Solar eclipse of July 9, 1926

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Solar eclipse of July 9, 1926
Type of eclipse
Maximum eclipse
Duration231 sec (3 m 51 s)
Coordinates25°36′N 165°06′W / 25.6°N 165.1°W / 25.6; -165.1
Max. width of band115 km (71 mi)
Times (UTC)
Greatest eclipse23:06:02
Saros135 (34 of 71)
Catalog # (SE5000)9342

An annular solar eclipse occurred on July 9, 1926. A solar eclipse occurs when the Moon passes between Earth and the Sun, thereby totally or partly obscuring the image of the Sun for a viewer on Earth. An annular solar eclipse occurs when the Moon's apparent diameter is smaller than the Sun's, blocking most of the Sun's light and causing the Sun to look like an annulus (ring). An annular eclipse appears as a partial eclipse over a region of the Earth thousands of kilometres wide. Annularity was visible from the islands of Pulo Anna and Merir in South Pacific Mandate in Japan (now in Palau) and Wake Island on July 10th (Saturday), and Midway Atoll on July 9th (Friday).

Related eclipses[edit]

Solar eclipses 1924–1928[edit]

This eclipse is a member of a semester series. An eclipse in a semester series of solar eclipses repeats approximately every 177 days and 4 hours (a semester) at alternating nodes of the Moon's orbit.[1]

Saros 135[edit]

It is a part of Saros cycle 135, repeating every 18 years, 11 days, containing 71 events. The series started with partial solar eclipse on July 5, 1331. It contains annular eclipses from October 21, 1511 through February 24, 2305, hybrid eclipses on March 8, 2323 and March 18, 2341 and total eclipses from March 29, 2359 through May 22, 2449. The series ends at member 71 as a partial eclipse on August 17, 2593. The longest duration of totality will be 2 minutes, 27 seconds on May 12, 2431.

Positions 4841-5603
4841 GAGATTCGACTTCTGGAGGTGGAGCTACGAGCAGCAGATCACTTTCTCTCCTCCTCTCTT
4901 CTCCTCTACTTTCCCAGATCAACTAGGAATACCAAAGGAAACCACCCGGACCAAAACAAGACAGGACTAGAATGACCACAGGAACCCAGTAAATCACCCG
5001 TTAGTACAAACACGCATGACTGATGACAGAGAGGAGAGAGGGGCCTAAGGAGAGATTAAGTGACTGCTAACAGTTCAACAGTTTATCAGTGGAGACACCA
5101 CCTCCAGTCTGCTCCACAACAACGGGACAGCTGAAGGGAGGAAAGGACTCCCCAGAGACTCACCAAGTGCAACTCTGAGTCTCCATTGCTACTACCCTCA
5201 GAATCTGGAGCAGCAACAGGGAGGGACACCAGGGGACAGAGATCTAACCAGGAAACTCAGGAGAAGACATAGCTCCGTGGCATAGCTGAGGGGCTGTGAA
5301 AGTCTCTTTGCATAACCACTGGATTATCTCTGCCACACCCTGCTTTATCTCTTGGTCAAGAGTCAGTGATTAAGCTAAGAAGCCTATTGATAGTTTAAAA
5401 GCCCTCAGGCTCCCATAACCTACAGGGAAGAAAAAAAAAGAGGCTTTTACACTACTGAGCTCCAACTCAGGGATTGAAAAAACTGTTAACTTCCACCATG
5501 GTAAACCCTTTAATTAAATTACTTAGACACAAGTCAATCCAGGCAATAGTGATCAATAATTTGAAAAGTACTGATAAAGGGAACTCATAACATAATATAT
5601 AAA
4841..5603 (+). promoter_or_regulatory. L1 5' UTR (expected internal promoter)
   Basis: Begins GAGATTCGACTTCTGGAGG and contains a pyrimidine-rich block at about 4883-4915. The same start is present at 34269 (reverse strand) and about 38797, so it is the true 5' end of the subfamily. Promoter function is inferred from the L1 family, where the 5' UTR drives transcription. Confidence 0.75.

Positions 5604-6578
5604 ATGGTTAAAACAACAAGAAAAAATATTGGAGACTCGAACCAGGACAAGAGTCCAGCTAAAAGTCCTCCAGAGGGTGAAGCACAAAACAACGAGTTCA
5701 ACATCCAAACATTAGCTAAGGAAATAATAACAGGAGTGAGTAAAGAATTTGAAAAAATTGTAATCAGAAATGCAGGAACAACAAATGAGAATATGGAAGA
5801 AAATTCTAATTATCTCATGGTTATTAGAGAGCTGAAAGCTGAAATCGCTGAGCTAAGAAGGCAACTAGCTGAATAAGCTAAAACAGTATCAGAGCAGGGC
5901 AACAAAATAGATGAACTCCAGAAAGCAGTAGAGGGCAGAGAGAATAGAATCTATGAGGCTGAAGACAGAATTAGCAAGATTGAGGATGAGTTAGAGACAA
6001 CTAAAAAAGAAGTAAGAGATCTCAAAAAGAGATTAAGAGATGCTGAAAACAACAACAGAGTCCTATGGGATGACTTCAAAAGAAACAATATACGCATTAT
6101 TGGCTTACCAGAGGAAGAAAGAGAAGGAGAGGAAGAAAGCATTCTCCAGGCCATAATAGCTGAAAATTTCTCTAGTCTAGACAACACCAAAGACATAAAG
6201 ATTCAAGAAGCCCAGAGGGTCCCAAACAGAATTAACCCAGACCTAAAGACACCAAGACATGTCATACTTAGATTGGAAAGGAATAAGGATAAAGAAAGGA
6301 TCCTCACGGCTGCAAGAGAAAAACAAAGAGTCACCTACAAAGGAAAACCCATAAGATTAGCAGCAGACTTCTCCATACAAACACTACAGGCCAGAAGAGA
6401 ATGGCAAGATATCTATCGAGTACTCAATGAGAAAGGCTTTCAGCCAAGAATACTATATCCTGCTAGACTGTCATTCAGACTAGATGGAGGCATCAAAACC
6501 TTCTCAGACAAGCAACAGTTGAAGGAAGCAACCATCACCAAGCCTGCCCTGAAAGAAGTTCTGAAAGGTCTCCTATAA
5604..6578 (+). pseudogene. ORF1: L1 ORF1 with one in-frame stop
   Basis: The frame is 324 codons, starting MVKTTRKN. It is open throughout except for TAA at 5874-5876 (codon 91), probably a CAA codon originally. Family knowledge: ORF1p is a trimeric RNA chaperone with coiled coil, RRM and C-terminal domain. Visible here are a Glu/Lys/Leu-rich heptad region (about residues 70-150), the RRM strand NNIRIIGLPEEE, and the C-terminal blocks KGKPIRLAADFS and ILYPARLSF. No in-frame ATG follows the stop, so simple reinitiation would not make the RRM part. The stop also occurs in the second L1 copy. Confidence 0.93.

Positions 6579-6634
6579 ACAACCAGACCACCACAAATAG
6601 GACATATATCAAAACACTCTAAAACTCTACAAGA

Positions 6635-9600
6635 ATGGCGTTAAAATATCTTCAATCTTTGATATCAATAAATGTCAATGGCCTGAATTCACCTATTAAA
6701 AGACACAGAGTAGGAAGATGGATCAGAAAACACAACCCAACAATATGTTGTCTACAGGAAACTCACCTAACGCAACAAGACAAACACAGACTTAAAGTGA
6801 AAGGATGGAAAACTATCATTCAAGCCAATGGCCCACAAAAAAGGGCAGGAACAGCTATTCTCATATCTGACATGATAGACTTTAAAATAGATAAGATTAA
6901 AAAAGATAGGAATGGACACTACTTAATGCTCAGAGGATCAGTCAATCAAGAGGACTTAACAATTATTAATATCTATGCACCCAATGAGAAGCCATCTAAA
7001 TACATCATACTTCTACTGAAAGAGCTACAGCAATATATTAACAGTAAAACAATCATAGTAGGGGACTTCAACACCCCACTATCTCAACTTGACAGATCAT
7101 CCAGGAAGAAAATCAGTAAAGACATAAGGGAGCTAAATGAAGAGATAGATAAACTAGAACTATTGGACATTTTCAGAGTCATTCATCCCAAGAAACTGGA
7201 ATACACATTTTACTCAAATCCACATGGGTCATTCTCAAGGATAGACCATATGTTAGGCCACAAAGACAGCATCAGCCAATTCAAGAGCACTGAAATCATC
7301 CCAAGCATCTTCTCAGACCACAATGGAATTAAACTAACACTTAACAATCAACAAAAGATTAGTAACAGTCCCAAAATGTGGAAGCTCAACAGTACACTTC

Inex series[edit]

This eclipse is a part of the long period inex cycle, repeating at alternating nodes, every 358 synodic months (≈ 10,571.95 days, or 29 years minus 20 days). Their appearance and longitude are irregular due to a lack of synchronization with the anomalistic month (period of perigee). However, groupings of 3 inex cycles (≈ 87 years minus 2 months) comes close (≈ 1,151.02 anomalistic months), so eclipses are similar in these groupings.


  1. ^ van Gent, R.H. "Solar- and Lunar-Eclipse Predictions from Antiquity to the Present". A Catalogue of Eclipse Cycles. Utrecht University. Retrieved 6 October 2018.